The World Health Organization warned Tuesday of a "very high" risk of cholera spreading across Syria after the country recorded its first cases since 2009.
"The risk of cholera spreading to other governorates is very high," the WHO said, after cases were recorded in at least five of the country's 14 provinces.
"The source of infection could be linked to people drinking water from untreated sources," or "food contamination due to irrigating plants with contaminated water," the WHO said in a statement.
On Monday, the Syrian health ministry reported two cholera deaths in government-held areas.
On Saturday, Kurdish authorities reported three deaths in areas of northern and eastern Syria under their control.
The WHO said the cases were the first reported in Syria since 2009, when 342 cases were confirmed in the eastern province of Deir Ezzor and the northern province of Raqa.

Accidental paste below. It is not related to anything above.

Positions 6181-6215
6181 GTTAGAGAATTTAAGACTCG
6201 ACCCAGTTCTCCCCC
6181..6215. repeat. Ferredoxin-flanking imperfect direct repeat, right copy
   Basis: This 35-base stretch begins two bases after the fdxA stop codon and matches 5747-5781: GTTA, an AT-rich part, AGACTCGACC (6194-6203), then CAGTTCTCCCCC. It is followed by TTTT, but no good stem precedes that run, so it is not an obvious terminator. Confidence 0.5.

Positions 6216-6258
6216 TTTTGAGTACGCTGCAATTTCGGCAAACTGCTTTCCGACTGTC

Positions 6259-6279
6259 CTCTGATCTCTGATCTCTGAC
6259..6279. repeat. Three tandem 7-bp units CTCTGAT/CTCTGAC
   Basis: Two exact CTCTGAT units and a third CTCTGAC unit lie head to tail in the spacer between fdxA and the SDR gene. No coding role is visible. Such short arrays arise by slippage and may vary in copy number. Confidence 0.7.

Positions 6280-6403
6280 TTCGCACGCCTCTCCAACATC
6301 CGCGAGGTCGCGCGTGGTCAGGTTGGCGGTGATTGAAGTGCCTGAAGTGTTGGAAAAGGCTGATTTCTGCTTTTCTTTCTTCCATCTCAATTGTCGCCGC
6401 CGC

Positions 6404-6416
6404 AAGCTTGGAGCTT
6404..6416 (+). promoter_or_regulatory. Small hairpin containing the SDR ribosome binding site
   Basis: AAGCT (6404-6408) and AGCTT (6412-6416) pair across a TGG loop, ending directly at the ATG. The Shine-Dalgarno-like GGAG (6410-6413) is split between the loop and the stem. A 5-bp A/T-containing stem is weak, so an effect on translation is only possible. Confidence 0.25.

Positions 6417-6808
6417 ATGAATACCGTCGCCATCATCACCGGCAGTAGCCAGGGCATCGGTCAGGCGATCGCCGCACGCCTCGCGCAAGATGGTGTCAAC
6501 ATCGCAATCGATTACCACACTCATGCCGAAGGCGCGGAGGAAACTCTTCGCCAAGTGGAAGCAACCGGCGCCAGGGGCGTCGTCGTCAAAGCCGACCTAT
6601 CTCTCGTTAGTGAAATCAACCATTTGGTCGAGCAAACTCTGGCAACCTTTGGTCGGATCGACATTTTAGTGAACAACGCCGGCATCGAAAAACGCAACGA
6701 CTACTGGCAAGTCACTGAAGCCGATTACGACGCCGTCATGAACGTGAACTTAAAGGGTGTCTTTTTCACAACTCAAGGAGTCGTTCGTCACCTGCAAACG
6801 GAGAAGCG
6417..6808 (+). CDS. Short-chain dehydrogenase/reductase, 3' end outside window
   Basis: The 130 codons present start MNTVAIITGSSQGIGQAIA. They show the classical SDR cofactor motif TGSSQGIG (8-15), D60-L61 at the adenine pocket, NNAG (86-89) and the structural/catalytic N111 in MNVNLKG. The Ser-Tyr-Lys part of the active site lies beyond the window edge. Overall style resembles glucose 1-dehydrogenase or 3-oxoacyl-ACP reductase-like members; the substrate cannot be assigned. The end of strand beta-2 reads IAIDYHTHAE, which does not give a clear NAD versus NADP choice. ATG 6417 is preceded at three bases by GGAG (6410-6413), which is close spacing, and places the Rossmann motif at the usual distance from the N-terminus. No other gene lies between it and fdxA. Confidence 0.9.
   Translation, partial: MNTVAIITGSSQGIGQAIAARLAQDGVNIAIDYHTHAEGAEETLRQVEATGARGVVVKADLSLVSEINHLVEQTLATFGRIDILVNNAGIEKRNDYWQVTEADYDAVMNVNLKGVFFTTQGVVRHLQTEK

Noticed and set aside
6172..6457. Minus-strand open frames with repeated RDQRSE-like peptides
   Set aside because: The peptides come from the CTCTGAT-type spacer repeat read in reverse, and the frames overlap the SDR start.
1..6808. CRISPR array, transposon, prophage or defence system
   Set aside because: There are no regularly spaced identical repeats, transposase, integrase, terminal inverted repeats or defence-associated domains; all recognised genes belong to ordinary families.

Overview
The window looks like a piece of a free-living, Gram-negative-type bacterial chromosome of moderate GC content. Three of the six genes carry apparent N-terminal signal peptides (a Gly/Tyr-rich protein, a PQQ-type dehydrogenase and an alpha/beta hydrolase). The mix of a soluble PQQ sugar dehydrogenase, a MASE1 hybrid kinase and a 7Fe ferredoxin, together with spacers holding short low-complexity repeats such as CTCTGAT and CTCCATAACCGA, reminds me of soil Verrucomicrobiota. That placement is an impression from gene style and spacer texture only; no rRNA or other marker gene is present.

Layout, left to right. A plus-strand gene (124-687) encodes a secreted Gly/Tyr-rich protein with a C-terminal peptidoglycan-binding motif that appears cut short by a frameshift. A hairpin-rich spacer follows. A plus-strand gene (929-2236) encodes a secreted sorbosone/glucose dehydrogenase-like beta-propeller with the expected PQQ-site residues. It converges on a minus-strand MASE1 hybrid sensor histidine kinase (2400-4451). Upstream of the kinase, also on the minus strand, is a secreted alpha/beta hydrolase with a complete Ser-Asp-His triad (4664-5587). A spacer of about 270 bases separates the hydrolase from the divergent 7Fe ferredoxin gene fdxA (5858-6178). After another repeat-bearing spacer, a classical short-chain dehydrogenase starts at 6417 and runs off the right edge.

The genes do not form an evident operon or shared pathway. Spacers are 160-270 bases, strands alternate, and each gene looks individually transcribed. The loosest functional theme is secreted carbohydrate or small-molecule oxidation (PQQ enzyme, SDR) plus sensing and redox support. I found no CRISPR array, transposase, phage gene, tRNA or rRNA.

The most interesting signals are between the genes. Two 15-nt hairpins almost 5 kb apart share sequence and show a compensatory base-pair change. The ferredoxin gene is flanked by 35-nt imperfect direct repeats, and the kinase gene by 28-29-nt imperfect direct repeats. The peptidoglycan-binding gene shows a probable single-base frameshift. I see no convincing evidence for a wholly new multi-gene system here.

The disease is generally contracted from contaminated food or water, and causes diarrhoea and vomiting.
It can spread in residential areas that lack proper sewerage networks or mains drinking water.
A decade of civil war has damaged two thirds of Syria's water treatment plants, half of its pumping stations and one third of its water towers, the United Nations Children's Fund (UNICEF) has said.
Nearly half the population relies on alternative and often unsafe sources of water while at least 70 percent of sewage goes untreated, it added.
The UN issued an urgent appeal to donor countries on Monday for additional funding to battle the outbreak.
"The outbreak presents a serious threat to people in Syria and the region," the UN Resident and Humanitarian Coordinator in Syria, Imran Riza said.
"Swift and urgent action is needed to prevent further illness and death."
The UN said the source of the outbreak "is believed to be linked to people drinking unsafe water from the Euphrates River and using contaminated water to irrigate crops, resulting in food contamination."
An outbreak of cholera hit neighbouring Iraq this summer for the first time since 2015.
Worldwide, the disease affects between 1.3 million and four million people each year, killing between 21,000 and 143,000 people.